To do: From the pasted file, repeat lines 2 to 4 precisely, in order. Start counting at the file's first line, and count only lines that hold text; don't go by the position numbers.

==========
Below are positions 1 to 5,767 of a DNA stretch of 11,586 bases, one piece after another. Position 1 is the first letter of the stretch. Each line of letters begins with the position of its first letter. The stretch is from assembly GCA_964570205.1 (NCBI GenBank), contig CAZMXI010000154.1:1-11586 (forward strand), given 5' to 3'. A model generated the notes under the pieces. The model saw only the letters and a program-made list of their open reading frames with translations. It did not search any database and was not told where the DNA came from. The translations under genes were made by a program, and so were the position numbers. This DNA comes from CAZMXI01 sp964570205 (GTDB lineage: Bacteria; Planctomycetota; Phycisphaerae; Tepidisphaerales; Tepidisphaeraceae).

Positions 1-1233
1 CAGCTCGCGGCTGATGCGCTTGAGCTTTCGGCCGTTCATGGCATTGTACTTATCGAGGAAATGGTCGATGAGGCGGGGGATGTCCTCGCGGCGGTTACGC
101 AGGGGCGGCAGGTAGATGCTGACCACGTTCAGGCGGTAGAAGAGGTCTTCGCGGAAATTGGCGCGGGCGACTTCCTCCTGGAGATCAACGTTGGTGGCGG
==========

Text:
Positions 1-1233
1 CAGCTCGCGGCTGATGCGCTTGAGCTTTCGGCCGTTCATGGCATTGTACTTATCGAGGAAATGGTCGATGAGGCGGGGGATGTCCTCGCGGCGGTTACGC
101 AGGGGCGGCAGGTAGATGCTGACCACGTTCAGGCGGTAGAAGAGGTCTTCGCGGAAATTGGCGCGGGCGACTTCCTCCTGGAGATCAACGTTGGTGGCGG